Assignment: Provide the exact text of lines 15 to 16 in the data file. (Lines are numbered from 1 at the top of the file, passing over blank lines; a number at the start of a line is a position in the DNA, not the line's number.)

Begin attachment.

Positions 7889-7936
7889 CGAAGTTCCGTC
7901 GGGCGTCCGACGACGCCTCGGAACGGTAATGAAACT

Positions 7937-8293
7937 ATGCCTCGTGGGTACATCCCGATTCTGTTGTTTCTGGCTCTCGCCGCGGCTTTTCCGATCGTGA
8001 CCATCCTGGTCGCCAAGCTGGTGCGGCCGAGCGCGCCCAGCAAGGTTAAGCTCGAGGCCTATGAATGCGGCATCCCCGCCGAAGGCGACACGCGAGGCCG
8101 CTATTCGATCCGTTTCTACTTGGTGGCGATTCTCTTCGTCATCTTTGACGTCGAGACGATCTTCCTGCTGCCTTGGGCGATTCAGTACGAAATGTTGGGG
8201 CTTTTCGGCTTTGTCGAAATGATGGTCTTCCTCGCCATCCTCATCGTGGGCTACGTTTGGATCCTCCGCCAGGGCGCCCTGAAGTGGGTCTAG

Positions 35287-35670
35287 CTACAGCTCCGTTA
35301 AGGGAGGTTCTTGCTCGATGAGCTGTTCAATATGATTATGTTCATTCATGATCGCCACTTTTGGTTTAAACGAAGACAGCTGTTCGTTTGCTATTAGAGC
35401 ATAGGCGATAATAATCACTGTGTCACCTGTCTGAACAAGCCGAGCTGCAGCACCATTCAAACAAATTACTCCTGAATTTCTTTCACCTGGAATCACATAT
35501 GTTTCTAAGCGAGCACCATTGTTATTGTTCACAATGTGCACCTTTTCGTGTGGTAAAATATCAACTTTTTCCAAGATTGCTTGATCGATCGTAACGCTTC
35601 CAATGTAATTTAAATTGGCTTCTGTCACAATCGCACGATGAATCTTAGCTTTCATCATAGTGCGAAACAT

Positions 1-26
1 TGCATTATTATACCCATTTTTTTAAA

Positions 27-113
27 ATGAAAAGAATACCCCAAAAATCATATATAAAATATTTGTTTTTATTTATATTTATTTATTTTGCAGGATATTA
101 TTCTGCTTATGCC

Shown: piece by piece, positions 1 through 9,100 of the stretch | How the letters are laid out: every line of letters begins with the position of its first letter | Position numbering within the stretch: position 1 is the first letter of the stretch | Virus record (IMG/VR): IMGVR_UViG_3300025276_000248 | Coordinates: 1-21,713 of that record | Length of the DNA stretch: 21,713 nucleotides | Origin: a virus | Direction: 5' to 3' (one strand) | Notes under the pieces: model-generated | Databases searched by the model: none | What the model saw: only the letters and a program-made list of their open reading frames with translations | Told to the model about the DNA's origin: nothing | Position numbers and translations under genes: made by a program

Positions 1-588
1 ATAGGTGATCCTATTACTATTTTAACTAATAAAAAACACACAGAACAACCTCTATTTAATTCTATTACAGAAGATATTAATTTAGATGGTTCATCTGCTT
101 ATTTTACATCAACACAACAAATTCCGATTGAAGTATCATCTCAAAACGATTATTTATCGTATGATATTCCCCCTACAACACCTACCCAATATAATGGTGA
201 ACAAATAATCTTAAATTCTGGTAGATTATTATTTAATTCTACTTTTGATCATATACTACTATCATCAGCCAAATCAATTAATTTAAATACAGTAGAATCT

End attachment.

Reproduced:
Positions 1-26
1 TGCATTATTATACCCATTTTTTTAAA